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8 p.

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doi: 10.1016/j.neuroscience.2008.06.010; PubMed Central: PMCID 2614296


Repeated cocaine alters glutamate neurotransmission, in part, by reducing cystine–glutamate exchange via system xc−, which maintains glutamate levels and receptor stimulation in the extrasynaptic compartment. In the present study, we undertook two approaches to determine the significance of plasticity involving system xc−. First, we examined whether the cysteine prodrug N-acetylcysteine attenuates cocaine-primed reinstatement by targeting system xc−. Rats were trained to self-administer cocaine (1 mg/kg/200 μl, i.v.) under extended access conditions (6 h/day). After extinction training, cocaine (10 mg/kg, i.p.) primed reinstatement was assessed in rats pretreated with N-acetylcysteine (0–60 mg/kg, i.p.) in the presence or absence of the system xc− inhibitor (S)-4-carboxyphenylglycine (CPG; 0.5 μM; infused into the nucleus accumbens). N-acetylcysteine attenuated cocaine-primed reinstatement, and this effect was reversed by co-administration of CPG. Secondly, we examined whether reduced system xc− activity is necessary for cocaine-primed reinstatement. To do this, we administered N-acetylcysteine (0 or 90 mg/kg, i.p.) prior to 12 daily self-administration sessions (1 mg/kg/200 μl, i.v.; 6 h/day) since this procedure has previously been shown to prevent reduced activity of system xc−. On the reinstatement test day, we then acutely impaired system xc− in some of the rats by infusing CPG (0.5 μM) into the nucleus accumbens. Rats that had received N-acetylcysteine prior to daily self-administration sessions exhibited diminished cocaine-primed reinstatement; this effect was reversed by infusing the cystine–glutamate exchange inhibitor CPG into the nucleus accumbens. Collectively these data establish system xc− in the nucleus accumbens as a key mechanism contributing to cocaine-primed reinstatement.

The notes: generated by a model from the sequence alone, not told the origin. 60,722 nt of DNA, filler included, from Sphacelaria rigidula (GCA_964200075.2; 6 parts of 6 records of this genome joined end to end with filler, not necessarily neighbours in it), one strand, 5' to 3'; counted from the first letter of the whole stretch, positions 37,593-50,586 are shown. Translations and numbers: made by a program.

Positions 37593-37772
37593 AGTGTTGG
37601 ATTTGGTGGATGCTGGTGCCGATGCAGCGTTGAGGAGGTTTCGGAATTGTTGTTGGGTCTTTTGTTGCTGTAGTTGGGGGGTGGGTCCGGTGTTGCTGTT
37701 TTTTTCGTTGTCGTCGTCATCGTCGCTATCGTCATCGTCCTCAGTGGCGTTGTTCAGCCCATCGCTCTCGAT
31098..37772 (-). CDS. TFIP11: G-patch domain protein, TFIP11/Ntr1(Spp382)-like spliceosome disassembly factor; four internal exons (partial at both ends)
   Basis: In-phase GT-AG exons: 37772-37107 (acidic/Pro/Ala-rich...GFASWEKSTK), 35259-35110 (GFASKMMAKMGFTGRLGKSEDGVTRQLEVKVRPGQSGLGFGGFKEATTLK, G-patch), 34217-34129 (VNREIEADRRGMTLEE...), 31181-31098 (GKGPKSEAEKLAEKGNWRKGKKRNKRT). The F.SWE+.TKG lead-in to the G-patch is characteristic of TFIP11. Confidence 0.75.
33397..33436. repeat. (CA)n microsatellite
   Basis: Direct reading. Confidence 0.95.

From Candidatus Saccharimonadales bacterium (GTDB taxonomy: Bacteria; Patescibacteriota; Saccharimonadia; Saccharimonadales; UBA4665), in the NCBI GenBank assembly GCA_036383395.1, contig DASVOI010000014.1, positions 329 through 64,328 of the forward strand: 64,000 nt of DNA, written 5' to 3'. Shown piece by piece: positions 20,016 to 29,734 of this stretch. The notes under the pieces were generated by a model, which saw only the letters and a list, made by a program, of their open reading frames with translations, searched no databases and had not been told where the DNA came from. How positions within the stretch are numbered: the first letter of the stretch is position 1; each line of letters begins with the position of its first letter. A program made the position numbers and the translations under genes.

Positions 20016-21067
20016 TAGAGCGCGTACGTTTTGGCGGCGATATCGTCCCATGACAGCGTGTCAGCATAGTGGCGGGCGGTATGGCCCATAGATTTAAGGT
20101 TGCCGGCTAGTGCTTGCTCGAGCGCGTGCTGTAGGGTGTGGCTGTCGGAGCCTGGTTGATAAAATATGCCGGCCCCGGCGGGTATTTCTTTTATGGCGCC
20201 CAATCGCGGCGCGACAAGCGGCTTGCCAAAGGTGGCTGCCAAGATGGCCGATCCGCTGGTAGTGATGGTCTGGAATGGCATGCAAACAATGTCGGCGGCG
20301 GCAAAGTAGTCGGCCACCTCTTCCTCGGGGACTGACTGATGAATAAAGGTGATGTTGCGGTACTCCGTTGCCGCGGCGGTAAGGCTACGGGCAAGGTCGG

Accepted version. Neuroscience, Vol. 155, No. 2 (August 2008): 530-537. DOI. © 2008 Elsevier. Used with permission.

NOTICE: this is the author’s version of a work that was accepted for publication in Neuroscience. Changes resulting from the publishing process, such as peer review, editing, corrections, structural formatting, and other quality control mechanisms may not be reflected in this document. Changes may have been made to this work since it was submitted for publication. A definitive version was subsequently published in Neuroscience, VOL 155, ISSUE 2, August 13, 2008. DOI.